And oh, that fighting. Eschewing the sludgy tank battles of the Bethesda titles, the ersatz Gears of War pop-and-shoot of Mass Effect, and the ever-present MMORPG cooldown ability trope, the combat system is brutal, complex, and completely successful. It’s not tactical or measure like in the Souls or Witcher games. It’s much closer to the Japanese brawler idiom and it’s a better game for it- there’s combos, juggling, charge attacks, and more. Swinging a sword, slinging a spell, or blasting a goblin with ten flaming arrows is completely satisfying and all actions are tied to stamina, weight, speed, strength, and other traits. Classes, abilities, and specializations are strict- the trend toward characters that can do whatever in the name of accessibility is here refuted.
The idea is that you’ll hire, fire, and rehire Pawns by either entering “The Rift” at Rift stones or by running across them wandering the game world to suit your current needs and to augment your character’s abilities. You might run an all-Fighter/Warrior party to handle conventional foes, or recruit a team of Striders and Rangers for some long-distance bow-work backed with up-close dagger-work. Of course, without a supply of curative herbs and potions you’ll want to bring mages to provide healing and combat support. The AI isn’t terrible and the abstract simulation of learning works, I just wish that they wouldn’t constantly remind you to cut off a Saurian’s tail first once they figure it out.
Too often, these chatterbox Pawns ruin the game’s moments of sensory grace with their unasked for advice or commentary. And there are wonderful moments where the game is immersive. Before you go hacking the tails off of those Saurians, you might stop for a minute to admire the vista, with the alligator-men sunning themselves on the rocks in a creek. Or a swarm of bats might explode up a shaft circumferenced by a massive spiral stairway, leading to a horrible Thing in the Pit-style creature. Castles are imposing, the flicker of a lantern feels warm, and the sound of the clash of arms is impactful. This is a very well made, good-looking game with an art style that is more Elmore and Hildebrandt than Blizzard and Games Workshop. Framerates aren’t always the best and the camera, of course, goes haywire when you clamber onto a gryphon, but technically this a very polished, mostly well-appointed game that a lot of care and attention went into.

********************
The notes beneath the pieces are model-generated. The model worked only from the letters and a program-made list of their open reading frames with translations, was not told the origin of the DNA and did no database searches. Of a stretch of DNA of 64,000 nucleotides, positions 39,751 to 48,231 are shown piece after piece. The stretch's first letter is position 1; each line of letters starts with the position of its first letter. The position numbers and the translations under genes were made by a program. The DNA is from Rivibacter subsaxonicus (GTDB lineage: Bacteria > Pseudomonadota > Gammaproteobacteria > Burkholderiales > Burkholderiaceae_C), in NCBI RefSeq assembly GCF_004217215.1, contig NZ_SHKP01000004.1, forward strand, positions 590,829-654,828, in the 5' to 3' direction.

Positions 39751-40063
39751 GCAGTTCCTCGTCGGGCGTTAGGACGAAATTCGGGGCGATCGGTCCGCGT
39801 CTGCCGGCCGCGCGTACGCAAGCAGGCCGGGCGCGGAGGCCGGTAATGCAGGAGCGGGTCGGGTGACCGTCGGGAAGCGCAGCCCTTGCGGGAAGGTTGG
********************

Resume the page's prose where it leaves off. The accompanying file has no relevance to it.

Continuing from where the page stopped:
But the problem with this sometimes brilliant, utterly hardcore, and relentlessly clumsy trainwreck of a game is much the same as we’ve seen with any number of Japanese-developed games where the creators stray from the unique qualities of their national design idioms. Attempting to emulate the successes of Western designers is a tragic mistake. When this game looks, feels, plays, and even sounds like a classic, AAA-class Japanese title I’m loving it. When it’s trying to be an Elder Scrolls game, befuddling me with labyrinthine menus, or constantly reminding me with pop-up messages that I can buy more quests or special weapons through DLC I’m hating it. I don’t recall another game in recent years where my opinion has swung so wildly, often within a single hour of playing it. I do like this game, and quite a lot sometimes. But not always. It’s the dilemma of Dragon’s Dogma, a game that too often turns away from its own strengths and character in pursuit of elusive and unlikely foreign success.